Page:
Grabbing my former I proceed to drill a small hole in the base, insert nylon screw and penny washer and fasten this down to the base. For added support I use my trusty araldite around the base/former and a thick coat of varnish inside to seal it.
Next using the araldite again I place a small amount on the base of each former and fix them down on my 60deg markers with the shallow end pointing inwards and at a distance of approx., 0.2" from the secondary former edge. Although the araldite is a 5min strain, it normally takes 24hrs to cure fully, so time for a break, bbl :)
Day2: Next task is to feed 12 turns of my 1.5mm wire through the holes in the 6 formers. I found the easiest way was to unwind a suitable length from the bobbin and feed firstly through the outside hole on one former, then the next etc. until I had one turn. By using forefinger and thumb on each hand gently push/pull the wire through each vacant hole. Must admit the last too turns where reluctant to thread, but being stubborn I got there, remembering to leave sufficient tails at each end.
One job left to do, the safety ring. Thinks time (in the garage). Unable to find any heavy gauge wire my eye turns to the disused freeze, it died a while back when the compressor sprung a leak. Poking around in the back I notice some copper tube about 0.2" diameter and with my faithful wire cutters I snip this away and unwind it from the larger tube. After straightening it and quick rub down with sandpaper it looked like new. Now for something to support it.
Remembering my former was 3" at the outside edge I looked for something that I could cut down to 4" to use. Sure enough in the bird cages were some wooden and plastic perches. The wooden was rounded .5" dowel and the plastic were oval, but underneath the plastic ones they was a groove running the full length which looked a suitable size to fit the mackrolon edge. So plastic it is then. Cutting them down to 4" was rather easy and drilling a suitable sized hole for the copper pipe was a piece of cake. carefully applying araldite to the opposite end to the hole and also in the grove, I put them in place on the vertical edge of each former, such that the holes are parallel to the primary turns.
Another 24hr wait :)
Last job is to carefully feed the copper pipe through each of the holes in the perches I made yesterday, was a bit fiddly, (left long tails again), but useful as the next time I make a primary I will mark out small slots. Still its all done now. One primary completed :) Ooops neally forget, that end of the copper pipe is cut off so as to leave appox., .5" space from the start position, ie we dont want a complete turn do we :). Job done. A point worth noting, its best not to use enamel covered wire, right job getting it of those small turns, next time I'll got for tinned copper or small bore copper pipe, just a thought :)
back to top of page (TOC)
The first problem I had was what kind of material do I have around here that is suitable. I played around with a cardboard tube, the sort you get in paper towels. On this I cut a lot of 'V' slits down one side and formed it into a circle, wasn't that successful tho. Next I tried it with hose pipe, that worked but was a tad small. In the garage I found some odd bits of neoprene tubing, the sort with the reinforcement, looks like a cross hatch pattern inside. That worked well, but again it was a bit small. Further routing produced a box of 'electroflex' that's a flexible conduit for protecting electrical wiring around machines. In the box was some 0.75" dia and some 1.5" dia and what's more they were long enough. So a quick recap on Stefans page produce a typical dimension to form. I tried the larger one first and that wasn't too bad, although 3 hands would have been easier. Anyway I forced the ends together and with some plastic tape I managed to join them. Because 'electroflex' as ribs I cut and wrapped 6" lengths of tape around the flex thereby gradually smoothing the surface. When it was near smooth I placed it to one side and attacked the smaller one. This one was quite adamant that it did not want to join with itself and in the end I had to resort to the power of fast acting glue. Guess who won :) So having made both ends meet so to speak I wrapped the outside as the other one to get a fairly smooth finish. In the garage I had some aluminum sticky sided tape, the sort they put round windows for alarm systems, two reels infact 1" and .5" wide. Cutting them into small strips 1-2" I placed them over the tape and smoothed them down with the back of a spoon, guess where I read that :). Next was to trim down some 3ply to make 2 small discs that would be a pressure fit inside the toroids and then cover them with plenty of the ali tape. Only need to drill a hole in the center of each and they done. Attaching them together and then to the secondary was a right headache, even after reading and re-reading anything I could find. In the end I opted for 'Stefans' approach with the 35mm container. lid on the Toroid and base upside down on the coil. What a job it was to get that nylon screw through the end of the former inside and the nylon nut in the container. Got there in the end tho. And after plenty of varnish poured in each, (one at a time) to provide an effective seal. The cap was bolted to the smaller Toroid and a nut on the other side, and then the larger Toroid on top of the screw with another nut to hold it in place, the screw was a stainless steel one and the object being to connect both toroids together to the 35mm lid. (Now I may be in error in doin that, we'll have to wait and see). The secondary wire at the top was loose wound up the container and over the lip. Held in place with the plastisized tape. One more thing to do was to place strip of ali foil on the inside lid, object being to connect with top of the secondary turn. Ah yes, don't forget to remove the enamel before you bend it over. Having covered the top nut on the Toroid I smoothed it down best I could with more ali tape. Now all that needs doing is fitting them together, but not just yet.. You'll see why later :))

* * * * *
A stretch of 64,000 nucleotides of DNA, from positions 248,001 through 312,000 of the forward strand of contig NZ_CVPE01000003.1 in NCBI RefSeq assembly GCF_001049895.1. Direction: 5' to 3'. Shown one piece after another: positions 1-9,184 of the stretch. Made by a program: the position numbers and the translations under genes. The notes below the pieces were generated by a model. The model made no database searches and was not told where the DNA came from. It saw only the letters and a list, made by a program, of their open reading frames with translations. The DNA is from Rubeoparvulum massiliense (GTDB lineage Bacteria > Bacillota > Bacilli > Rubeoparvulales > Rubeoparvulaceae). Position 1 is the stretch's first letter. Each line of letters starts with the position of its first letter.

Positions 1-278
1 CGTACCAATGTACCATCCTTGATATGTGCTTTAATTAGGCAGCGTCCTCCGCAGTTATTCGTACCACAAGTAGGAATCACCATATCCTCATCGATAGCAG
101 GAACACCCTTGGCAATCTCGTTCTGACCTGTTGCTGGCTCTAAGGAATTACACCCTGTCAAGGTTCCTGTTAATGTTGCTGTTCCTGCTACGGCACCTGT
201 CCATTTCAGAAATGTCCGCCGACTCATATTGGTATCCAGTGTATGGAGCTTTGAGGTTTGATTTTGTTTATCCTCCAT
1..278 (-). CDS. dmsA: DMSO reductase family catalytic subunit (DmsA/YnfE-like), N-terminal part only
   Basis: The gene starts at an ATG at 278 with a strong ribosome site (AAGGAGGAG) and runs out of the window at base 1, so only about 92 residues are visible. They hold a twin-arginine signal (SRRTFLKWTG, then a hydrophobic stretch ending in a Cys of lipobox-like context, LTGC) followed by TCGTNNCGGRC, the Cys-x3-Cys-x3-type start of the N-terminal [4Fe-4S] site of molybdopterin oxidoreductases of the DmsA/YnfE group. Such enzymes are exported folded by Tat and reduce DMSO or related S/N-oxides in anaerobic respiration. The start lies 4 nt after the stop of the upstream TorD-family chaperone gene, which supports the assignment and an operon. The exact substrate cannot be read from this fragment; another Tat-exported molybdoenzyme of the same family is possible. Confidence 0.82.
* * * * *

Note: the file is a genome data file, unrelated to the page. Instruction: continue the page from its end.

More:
BellaDonna now has her own website at Terry's hot-streamer server, so please look there for aditional information on her projects!
back to top of page (TOC)